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"Remember, if the logic behind compulsory seatbelt laws is valid, we should also encourage drink driving."

Er, no. The story you link to says that having *low* levels of alcohol in your blood provides some protection from head injuries sustained. Of course, it also makes sustaining such injuries and inflicting them on others more likely. The more people drink, the more dangerous they become. The empirical evidence on this seems to be far stronger than that on seatbelts increasing reckless behaviour - if that 1982 article is the sum total of Adams's peer-reviewed work on the subject count me unconvinced.

There is some merit in the idea of reducing / removing the car user's assumption of road supremacy by turning streets into 'shared spaces', but they usually also incorporate speed limits, which I'm guessing you would oppose?

Oli Rhys

It does seem quite strange that many people don't understand this theory.

Having said that, maybe the problem is we all feel 'other people' only follow the rules regardless of the consequences - they are not as smart as us, and so it is in their interests that these laws exist.

However, I have only ever met a very small number of people who will travel at a legal speed regardless of conditions 'because the law says it is a safe speed'

It does make you wonder if it is time we went with what the majority thought rather than take the lowest common denominator school of thought - yet again!


"However, I have only ever met a very small number of people who will travel at a legal speed regardless of conditions 'because the law says it is a safe speed'"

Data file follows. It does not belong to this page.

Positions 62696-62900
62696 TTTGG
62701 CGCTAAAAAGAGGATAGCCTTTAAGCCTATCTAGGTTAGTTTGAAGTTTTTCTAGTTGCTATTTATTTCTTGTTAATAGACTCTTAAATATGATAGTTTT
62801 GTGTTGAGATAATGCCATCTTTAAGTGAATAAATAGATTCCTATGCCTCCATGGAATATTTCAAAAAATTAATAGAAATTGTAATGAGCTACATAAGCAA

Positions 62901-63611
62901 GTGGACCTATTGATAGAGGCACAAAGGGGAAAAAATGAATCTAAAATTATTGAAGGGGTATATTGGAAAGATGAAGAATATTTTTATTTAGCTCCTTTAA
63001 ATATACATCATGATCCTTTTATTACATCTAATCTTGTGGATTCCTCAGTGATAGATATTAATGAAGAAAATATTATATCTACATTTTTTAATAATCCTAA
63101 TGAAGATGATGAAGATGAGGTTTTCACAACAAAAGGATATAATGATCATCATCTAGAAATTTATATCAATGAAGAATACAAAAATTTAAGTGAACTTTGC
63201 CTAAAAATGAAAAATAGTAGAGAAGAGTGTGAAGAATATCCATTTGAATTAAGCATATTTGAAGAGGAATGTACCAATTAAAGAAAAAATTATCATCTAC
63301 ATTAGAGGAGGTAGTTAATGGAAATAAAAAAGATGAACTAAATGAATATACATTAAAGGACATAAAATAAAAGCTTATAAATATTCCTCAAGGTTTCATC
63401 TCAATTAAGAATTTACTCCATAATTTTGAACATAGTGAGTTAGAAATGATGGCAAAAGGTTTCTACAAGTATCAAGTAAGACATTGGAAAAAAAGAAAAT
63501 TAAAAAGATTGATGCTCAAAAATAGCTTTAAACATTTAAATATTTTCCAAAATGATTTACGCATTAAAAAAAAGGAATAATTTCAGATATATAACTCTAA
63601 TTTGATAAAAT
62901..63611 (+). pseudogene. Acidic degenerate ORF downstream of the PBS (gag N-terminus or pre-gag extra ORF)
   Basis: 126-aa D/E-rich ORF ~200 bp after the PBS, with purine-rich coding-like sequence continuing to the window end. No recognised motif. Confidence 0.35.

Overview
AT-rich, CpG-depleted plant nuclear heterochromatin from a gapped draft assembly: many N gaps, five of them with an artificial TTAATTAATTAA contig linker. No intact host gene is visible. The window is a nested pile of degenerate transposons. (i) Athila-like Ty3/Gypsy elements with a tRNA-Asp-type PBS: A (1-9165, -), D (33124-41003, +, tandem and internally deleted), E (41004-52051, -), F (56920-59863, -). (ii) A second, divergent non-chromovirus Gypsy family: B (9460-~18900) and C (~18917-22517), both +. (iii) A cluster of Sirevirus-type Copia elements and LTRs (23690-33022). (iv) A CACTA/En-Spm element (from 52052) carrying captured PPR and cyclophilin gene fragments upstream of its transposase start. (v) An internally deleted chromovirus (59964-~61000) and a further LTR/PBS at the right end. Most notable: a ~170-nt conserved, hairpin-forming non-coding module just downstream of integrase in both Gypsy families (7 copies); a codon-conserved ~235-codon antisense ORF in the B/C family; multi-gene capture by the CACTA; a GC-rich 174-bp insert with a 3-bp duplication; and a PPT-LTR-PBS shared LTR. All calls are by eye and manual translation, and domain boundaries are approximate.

Maybe, but there are better reasons to travel at the legal speed 'regardless of conditions'. Firstly, maybe the conditions are not what you think they are - simple over-confidence and misjudgement account for all too many accidents. Secondly, I'm sure I'm not the only one who thinks obeying the law is generally a useful social convention, and that if we each started to pick and choose which laws applied to us the roads would swiftly become much more dangerous.

As for the dagger in the steering wheel idea, wouldn't this end up killing all those people who collide with their wheels through somebody else's fault. Reckless drivers don't just kill themselves, you know. The same goes for seat-belts - even if not wearing one makes me a better driver I still might be better off keeping it on given the likelihood that someone somewhere is eventually going to drive into me.


Jim - I'm sure the scale differs but I think the underlying logic is the same. Both are actions that increase the likelihood of crashes whilst reducing the chances of injury from crashes. Regarding speed limits, for public roads I'm in favour of strictly enforced speed limits, but don't hold that belief too fervently. Finally, the whole dagger vs. seatbelt issue is a Prisoner's Dilemma. Certainly as your speed increases so too does the importance of negative externalities.

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